I'll check the temperatures and be right back.


    #15 1 year ago

    Temperatures Stern v Bally v Meteor (in Fahrenheit) :

    Note: Stern and Bally were on the bench. Meteor was in the game.

    U2 – S = 88, B = 80, M = 90
    U6 – S = 89, B = 88, M = 90
    U7 – S = 90, B = 89, M = 82
    U8 – S = 82, B = 90, M = 77
    U9 – S = 89, B = 83, M = 80
    U10 – S = 85, B = 78, M = 78
    U11 – S = 86, B = 82, M = 77
    Middle of board – S = 80, B=79, M = 78

    Strange thing when I measured U8 – left side measured 90 and right side measured 83.


    #16 1 year ago
    Quoted from Quench:

    What about when the board is booted, what voltage do you measure across the power-supplies banana connectors (the connector outputs for your 5 volt supply)?

    Wouldn't that be the same as measuring at the alligator clips? I can't measure at the banana connectors unless I pull them out.


    #19 1 year ago
    Quoted from Quench:

    Might be stray heat coming from the 1 watt 82 ohm resistor near it.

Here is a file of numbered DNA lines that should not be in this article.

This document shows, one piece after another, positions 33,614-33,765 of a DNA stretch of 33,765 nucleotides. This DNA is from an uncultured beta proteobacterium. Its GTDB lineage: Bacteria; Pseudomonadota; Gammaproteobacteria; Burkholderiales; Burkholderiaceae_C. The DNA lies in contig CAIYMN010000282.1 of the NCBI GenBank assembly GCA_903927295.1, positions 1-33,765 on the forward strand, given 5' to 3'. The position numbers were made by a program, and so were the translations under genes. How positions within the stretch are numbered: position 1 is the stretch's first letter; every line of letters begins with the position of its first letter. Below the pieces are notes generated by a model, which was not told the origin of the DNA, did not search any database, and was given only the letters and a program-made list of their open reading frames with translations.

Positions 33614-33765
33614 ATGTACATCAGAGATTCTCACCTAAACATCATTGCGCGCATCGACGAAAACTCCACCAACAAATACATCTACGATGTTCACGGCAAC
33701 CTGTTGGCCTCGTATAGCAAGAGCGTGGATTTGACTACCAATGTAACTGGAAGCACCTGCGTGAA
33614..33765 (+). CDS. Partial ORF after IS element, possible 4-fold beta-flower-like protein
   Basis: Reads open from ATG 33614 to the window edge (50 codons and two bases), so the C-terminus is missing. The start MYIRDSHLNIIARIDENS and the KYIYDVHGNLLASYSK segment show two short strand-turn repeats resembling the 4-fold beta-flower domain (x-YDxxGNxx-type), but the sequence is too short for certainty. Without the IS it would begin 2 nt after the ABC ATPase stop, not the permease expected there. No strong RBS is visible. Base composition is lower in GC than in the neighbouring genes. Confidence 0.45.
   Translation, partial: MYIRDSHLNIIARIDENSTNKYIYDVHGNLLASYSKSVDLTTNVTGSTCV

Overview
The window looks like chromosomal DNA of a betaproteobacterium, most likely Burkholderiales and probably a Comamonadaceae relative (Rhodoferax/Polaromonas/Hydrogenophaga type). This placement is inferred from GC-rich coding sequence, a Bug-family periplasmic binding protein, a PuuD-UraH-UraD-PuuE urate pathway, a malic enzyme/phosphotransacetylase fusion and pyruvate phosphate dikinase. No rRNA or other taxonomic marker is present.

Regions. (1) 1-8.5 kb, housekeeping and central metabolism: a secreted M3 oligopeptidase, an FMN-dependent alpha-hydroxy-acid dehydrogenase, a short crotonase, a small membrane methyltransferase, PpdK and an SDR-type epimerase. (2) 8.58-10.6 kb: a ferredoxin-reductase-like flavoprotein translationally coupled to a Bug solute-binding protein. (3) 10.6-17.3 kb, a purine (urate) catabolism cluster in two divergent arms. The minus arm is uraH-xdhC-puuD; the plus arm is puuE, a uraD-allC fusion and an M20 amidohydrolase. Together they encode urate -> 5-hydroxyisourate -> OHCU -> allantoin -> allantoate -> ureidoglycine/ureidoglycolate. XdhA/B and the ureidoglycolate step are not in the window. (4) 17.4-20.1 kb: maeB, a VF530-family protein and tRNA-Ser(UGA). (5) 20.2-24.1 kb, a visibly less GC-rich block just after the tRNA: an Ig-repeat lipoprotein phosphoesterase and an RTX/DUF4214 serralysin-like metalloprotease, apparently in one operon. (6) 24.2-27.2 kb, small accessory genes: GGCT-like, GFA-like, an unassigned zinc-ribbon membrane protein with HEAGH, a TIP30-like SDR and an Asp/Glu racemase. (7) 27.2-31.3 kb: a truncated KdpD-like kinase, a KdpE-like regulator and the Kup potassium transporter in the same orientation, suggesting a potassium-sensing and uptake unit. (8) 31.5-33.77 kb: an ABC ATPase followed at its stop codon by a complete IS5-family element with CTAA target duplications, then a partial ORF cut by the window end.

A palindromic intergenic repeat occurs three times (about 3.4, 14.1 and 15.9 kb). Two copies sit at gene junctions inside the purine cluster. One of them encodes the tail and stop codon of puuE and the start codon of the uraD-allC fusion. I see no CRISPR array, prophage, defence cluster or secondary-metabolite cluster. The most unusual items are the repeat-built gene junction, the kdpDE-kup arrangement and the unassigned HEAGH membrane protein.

That could be because I was shooting from the left over R11.

    Quoted from Quench:

    Are the warmer ROMs all ceramic packaging?

    How can I tell the difference? See photos:

    IMG_3801 (resized).JPG


    IMG_3756 (resized).JPG

    I'm guessing the Stern U2 is the only ceramic.

    Quoted from Quench:

    Just pull the banana connectors out 1/16" so you can get your multi-meter leads on the connectors to measure.

    I'll try that tomorrow. I think I may have a banana connector with another receptial for a second banana connector. I'll see if I can find it.



    #22 1 year ago

    Not much shop time today. Tonight I booted the board and checked voltages.
    Power supply meter shows 5.32 VDC.